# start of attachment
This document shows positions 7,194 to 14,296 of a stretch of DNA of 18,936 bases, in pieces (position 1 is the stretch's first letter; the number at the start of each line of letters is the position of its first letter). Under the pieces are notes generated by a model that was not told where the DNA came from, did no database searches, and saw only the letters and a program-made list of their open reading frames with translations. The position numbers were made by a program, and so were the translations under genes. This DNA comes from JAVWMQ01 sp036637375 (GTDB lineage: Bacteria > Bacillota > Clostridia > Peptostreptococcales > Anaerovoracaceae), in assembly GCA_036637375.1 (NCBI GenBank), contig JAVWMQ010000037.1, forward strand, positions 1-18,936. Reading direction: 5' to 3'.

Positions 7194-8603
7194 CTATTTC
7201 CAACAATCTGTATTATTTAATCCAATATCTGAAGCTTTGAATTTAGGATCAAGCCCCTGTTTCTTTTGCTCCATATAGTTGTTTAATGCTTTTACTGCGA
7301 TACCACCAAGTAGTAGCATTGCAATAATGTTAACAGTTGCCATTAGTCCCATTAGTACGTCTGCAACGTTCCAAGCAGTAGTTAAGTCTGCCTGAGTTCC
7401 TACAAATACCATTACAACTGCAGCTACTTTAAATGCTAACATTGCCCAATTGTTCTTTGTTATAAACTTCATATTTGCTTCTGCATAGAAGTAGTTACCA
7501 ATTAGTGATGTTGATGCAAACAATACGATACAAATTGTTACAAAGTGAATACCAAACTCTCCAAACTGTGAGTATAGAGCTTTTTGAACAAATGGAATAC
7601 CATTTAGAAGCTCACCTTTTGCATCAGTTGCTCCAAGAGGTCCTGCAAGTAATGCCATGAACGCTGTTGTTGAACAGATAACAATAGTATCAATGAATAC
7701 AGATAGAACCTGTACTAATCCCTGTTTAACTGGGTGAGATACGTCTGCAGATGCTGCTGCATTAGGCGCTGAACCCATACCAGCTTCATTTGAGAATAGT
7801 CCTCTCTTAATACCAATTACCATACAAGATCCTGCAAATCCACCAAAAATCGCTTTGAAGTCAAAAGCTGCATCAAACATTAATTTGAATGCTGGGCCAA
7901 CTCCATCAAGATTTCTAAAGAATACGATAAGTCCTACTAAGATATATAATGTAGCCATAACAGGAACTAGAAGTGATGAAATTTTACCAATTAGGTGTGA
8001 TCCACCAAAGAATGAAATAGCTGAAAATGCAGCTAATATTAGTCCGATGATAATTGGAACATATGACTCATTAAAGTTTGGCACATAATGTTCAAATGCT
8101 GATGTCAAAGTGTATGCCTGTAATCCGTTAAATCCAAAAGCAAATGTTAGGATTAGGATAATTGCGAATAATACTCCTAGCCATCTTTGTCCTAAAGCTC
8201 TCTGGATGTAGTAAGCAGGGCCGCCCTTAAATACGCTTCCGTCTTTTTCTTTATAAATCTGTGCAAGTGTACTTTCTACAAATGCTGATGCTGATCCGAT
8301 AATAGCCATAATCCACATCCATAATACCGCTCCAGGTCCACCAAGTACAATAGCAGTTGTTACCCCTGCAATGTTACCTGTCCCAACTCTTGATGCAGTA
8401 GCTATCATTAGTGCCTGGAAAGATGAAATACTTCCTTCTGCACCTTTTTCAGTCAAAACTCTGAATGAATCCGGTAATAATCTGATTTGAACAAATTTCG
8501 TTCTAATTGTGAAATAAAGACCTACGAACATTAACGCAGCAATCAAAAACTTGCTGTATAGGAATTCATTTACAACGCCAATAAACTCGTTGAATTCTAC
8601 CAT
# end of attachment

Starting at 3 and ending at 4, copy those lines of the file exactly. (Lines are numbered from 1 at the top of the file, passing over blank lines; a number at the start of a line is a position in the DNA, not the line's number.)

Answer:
7194 CTATTTC
7201 CAACAATCTGTATTATTTAATCCAATATCTGAAGCTTTGAATTTAGGATCAAGCCCCTGTTTCTTTTGCTCCATATAGTTGTTTAATGCTTTTACTGCGA